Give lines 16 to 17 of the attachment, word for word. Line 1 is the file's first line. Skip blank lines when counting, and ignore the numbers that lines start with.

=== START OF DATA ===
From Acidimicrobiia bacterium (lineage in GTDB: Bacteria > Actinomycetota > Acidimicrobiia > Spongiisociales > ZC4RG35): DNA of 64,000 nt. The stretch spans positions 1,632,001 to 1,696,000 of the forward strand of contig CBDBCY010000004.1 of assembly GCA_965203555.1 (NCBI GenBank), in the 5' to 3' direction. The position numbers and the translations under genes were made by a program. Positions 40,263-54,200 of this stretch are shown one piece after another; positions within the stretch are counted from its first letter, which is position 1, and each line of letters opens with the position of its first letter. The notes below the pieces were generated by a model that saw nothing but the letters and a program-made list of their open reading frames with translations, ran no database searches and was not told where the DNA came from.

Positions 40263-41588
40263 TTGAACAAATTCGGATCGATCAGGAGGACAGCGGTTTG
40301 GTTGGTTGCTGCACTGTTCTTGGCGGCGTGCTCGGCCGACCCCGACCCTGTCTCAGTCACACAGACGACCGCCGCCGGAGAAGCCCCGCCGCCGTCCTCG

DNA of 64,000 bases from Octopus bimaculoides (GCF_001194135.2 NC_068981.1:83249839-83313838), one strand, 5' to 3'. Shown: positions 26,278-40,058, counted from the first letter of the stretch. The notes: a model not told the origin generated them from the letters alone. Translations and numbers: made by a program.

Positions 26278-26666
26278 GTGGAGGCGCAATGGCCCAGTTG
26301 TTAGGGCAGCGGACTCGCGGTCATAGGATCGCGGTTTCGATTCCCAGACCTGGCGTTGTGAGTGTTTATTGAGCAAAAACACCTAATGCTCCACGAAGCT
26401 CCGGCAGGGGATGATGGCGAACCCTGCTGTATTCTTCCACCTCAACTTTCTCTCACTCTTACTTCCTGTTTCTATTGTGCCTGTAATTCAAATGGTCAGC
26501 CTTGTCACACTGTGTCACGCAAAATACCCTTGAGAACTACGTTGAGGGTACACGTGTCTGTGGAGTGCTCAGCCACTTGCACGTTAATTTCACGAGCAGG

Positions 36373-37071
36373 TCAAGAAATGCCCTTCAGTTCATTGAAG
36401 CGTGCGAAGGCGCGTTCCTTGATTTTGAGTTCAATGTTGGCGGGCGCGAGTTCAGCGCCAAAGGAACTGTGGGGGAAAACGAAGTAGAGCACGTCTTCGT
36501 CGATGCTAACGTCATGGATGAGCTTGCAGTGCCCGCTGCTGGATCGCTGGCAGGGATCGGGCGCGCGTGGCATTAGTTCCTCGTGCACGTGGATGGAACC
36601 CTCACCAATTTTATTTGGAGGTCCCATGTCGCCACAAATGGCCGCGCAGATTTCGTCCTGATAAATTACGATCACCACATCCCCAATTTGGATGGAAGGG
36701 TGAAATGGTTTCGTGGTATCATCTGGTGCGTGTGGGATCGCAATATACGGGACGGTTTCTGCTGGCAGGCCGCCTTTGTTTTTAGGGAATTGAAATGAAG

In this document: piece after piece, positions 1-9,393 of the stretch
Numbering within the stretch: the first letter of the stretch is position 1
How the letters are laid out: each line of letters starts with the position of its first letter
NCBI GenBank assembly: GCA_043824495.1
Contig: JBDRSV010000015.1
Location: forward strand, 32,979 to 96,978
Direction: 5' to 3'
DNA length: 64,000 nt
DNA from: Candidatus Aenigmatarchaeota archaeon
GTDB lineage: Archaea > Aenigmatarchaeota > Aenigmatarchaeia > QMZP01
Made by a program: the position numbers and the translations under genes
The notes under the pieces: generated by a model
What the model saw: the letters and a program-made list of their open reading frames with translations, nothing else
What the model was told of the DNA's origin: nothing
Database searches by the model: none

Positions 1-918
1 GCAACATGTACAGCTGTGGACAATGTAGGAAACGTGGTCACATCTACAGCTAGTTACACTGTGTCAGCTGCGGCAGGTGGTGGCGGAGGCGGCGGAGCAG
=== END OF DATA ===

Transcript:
36701 TGAAATGGTTTCGTGGTATCATCTGGTGCGTGTGGGATCGCAATATACGGGACGGTTTCTGCTGGCAGGCCGCCTTTGTTTTTAGGGAATTGAAATGAAG

In this document: piece after piece, positions 1-9,393 of the stretch